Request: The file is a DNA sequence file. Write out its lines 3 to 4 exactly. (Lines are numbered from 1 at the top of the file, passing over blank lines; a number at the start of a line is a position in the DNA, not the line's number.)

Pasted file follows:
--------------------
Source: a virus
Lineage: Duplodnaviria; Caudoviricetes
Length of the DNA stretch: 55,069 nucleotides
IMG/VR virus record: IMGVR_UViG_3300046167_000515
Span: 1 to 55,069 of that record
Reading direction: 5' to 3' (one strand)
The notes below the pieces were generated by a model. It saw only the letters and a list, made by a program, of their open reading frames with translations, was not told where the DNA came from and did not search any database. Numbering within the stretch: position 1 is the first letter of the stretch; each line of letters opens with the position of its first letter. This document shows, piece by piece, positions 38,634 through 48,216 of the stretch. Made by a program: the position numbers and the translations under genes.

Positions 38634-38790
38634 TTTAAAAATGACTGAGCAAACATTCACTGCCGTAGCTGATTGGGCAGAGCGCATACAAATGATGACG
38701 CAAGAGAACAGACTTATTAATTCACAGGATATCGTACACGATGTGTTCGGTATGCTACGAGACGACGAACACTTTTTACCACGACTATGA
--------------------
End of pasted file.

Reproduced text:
Length of the DNA stretch: 55,069 nucleotides
IMG/VR virus record: IMGVR_UViG_3300046167_000515